Salon Tool Alex Seitz-Wald: Geller Still Wrong Even Though Boston Bombing Was Jihad

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Salon tool Alex Seitz-Wald wrote a piece entitled "Pamela Geller blames a 'jihadi'" in the immediate aftermath of the Boston jihad bombings. It led off with this:

Seizing on a thinly sourced New York Post report
that police have ID’d a Saudi national as a suspect in the Boston
Marathon bombings this afternoon, Islamophohbic blogger and activist
Pamela Geller is ready to lay the blame. In her take, the alleged
suspect becomes a “Jihadi” and there isn’t any doubt in Geller’s mind
that he did it.

Now that we know that it really was a jihad, Atlas reader Milan Pavic wrote this email to Seitz-Wald:

Mister Seitz-Wald

Have you already offered your excuses to misses Geller?

No?

Well, you should do so, if you have any decency left.

On the subject of islam and the global jihad she WAS
right, she IS right and she will always be right.

Don't blame Geller, blame islam and all the leftist heads
full of helium.

Milan Pavic

The jihadis' stooge Seitz-Wald wrote this back to Milan:

The issue is not that she blamed jihad, it's that
she did it before we even knew ANYTHING about the suspects, like
who they where [sic]. She blamed jihad when she thought the Saudi
national, who has since been completely cleared, did it. 

It takes a big man to admit when he was wrong, and Alex Seitz-Wald is a very, very small man. In the first place, the New York Post story turned out to be correct: while the leftist media at first denied that a Saudi national or anyone else was being held at all, eventually they had to admit that a Saudi national was indeed being held. But he was just a "witness," you see. Oh, really? How many "witnesses" get their homes searched, and bags full of evidence removed?

The oddities over the Saudi national's being a "witness" are just a small part of the unanswered questions involved in this story. Alex Seitz-Wald says he has been "completely cleared." Wrong again, Alex. Here is a  summary of some of the biggest questions that still remain:

4 Major Questions That Remain About the Saudi National Tagged as 212(a)(3)(b), ‘Terrorist Activities’ The Blaze, Apr. 26, 2013

Why was Saudi national Alharbi tagged as 2123b for terrorist activity?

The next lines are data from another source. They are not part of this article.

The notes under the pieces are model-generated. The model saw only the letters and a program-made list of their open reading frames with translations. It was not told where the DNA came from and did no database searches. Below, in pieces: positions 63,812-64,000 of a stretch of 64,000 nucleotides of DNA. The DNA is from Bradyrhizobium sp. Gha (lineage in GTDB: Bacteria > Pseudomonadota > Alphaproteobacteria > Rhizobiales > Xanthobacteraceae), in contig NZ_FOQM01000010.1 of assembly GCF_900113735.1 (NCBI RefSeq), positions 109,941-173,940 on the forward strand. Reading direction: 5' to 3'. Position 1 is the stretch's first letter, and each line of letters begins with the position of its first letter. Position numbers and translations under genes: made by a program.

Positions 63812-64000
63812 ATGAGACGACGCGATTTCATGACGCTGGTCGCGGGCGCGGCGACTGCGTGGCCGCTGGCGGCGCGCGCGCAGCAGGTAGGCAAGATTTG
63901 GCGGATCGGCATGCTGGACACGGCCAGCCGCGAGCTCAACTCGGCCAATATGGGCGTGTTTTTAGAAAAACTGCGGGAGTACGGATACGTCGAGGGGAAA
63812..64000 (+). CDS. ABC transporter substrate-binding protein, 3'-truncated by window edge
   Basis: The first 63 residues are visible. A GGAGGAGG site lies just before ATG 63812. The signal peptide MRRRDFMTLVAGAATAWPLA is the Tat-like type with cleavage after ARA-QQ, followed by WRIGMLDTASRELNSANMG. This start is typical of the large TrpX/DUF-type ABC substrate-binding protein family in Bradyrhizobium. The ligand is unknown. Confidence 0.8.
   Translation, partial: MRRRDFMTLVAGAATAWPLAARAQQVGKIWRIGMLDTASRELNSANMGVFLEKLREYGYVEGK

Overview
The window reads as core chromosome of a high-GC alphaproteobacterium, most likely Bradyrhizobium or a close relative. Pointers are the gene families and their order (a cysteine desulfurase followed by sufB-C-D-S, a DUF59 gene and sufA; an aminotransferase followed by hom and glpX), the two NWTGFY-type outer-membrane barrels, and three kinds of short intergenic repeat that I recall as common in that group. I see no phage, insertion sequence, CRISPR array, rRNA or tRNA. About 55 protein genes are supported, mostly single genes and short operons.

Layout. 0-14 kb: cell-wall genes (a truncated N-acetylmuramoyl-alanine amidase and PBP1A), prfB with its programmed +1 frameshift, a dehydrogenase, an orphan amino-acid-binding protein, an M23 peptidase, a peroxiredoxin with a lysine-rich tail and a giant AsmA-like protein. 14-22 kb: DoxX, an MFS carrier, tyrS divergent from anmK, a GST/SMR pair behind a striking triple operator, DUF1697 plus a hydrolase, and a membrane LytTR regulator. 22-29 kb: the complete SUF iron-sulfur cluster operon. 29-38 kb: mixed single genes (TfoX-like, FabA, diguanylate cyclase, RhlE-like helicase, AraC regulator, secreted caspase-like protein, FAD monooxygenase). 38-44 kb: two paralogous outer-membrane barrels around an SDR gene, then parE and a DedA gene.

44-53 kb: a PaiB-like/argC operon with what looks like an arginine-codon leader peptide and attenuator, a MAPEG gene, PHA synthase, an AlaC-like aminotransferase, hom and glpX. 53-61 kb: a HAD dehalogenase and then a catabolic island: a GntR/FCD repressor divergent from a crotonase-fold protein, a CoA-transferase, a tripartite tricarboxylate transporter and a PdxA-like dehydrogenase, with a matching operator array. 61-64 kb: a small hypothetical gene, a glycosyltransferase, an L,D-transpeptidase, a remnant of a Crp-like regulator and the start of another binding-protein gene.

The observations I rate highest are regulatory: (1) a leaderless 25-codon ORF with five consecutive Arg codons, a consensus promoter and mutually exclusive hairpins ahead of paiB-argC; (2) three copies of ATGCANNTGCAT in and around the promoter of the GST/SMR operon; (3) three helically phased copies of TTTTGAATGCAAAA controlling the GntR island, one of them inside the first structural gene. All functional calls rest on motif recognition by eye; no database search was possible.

Photo: TheBlaze

It’s been nearly a week since Glenn Beck first revealed additional information
about Abdul Rahman Ali Alharbi, the Saudi national briefly considered a
person of interest in the Boston Marathon bombing. According to Blaze
sources, Alharbi was tagged as a 212(a)(3)(B) — the U.S. immigration
designation for “terrorist activities.”

In the last week, TheBlaze has learned
(among other things) that Alharbi’s event file was altered last
Wednesday, two days after the bombings, and the 212(a)(3)(B) designation
was removed; that Alharbi was, in fact, placed on a watch list after
the attack; that he was at one time listed as “armed and dangerous”; and
that he was not properly vetted before he was allowed into the country
under a “special advisory option.”

Despite those revelations, here are four major questions remaining about Alharbi:

1. What was the evidence that triggered the 212(a)(3)(B) filing?

There is nothing automatic about a
212(a)(3)(b) filing. Every piece of information must be manually
entered, line by line, and the decision cannot made by any single person
or even a “rogue agent.” Simply being on a no-fly list is not enough to
trigger a 212(a)(3)(b). One source told TheBlaze that even in one case
where the filing was ultimately incorrect, it still took six months to
remove.

Homeland Security Secretary Janet
Napolitano did not address Alharbi’s 212(a)(3)(b) status during a House
hearing this week. She admitted that the Saudi national was temporarily
put on a watch list while he was interviewed following the Boston
bombings, but added it was quickly determined Alharbi was not involved
in the attack. The DHS head did not indicate that any other information
was uncovered that identified Alharbi as a potential terror threat.

The question for the Department of
Homeland Security and Immigration and Customs Enforcement is, what did
you find that was so damning that you included such a designation in the
file? Or is there another explanation for including it?

2. Why was Alharbi not fully vetted upon entering the United States?

Alharbi was admitted to the United
States under a “special advisory option,” generally reserved for
visiting politicians and diplomats. Who is he that he was permitted
entry without a full vetting?

3. Why the continuing secrecy?

If this Alharbi is innocent and this
has been one big misunderstanding, why won’t the Department of Homeland
Security publicly come forward to clear everything up?

4. ​Where is Alharbi now?

No one has publicly admitted they know
where Alharbi is. Is he still in the United States? Is he back in Saudi
Arabia? Where is he now?

The bottom line is that I was working from published reports about the Saudi national that proved to be correct. But don't expect a retraction and apology from Alex Seitz-Wald. That might come from a real journalist, but not from a propagandizing tool of the jihad like him.

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